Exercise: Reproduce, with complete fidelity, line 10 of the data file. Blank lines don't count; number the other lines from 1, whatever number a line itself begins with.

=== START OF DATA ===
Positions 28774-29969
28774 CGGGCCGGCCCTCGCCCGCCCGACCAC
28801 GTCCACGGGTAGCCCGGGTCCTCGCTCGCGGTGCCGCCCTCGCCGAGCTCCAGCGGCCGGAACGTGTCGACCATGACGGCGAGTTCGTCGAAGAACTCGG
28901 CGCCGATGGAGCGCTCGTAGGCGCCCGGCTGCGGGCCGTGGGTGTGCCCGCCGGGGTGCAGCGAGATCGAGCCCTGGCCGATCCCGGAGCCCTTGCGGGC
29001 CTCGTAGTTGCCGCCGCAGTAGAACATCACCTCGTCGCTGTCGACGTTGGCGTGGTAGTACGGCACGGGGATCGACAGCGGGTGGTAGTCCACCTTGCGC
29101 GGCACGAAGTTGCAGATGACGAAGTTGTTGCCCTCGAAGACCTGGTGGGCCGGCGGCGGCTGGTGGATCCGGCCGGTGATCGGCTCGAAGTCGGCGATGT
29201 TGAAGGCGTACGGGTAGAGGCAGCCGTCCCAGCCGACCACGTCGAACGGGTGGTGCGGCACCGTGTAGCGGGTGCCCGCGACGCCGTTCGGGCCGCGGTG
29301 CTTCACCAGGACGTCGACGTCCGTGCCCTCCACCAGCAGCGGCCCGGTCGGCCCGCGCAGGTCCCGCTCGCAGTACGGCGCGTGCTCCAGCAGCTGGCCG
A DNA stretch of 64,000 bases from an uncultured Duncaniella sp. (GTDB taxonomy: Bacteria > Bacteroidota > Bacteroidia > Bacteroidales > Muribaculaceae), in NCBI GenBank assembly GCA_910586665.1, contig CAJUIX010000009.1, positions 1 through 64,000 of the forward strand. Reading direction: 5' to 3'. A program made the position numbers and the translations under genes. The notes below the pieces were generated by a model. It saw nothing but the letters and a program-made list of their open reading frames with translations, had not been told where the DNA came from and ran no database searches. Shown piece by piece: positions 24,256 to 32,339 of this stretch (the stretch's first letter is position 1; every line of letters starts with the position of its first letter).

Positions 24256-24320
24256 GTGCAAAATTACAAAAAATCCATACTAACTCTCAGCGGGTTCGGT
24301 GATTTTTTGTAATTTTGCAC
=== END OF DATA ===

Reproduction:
Positions 24256-24320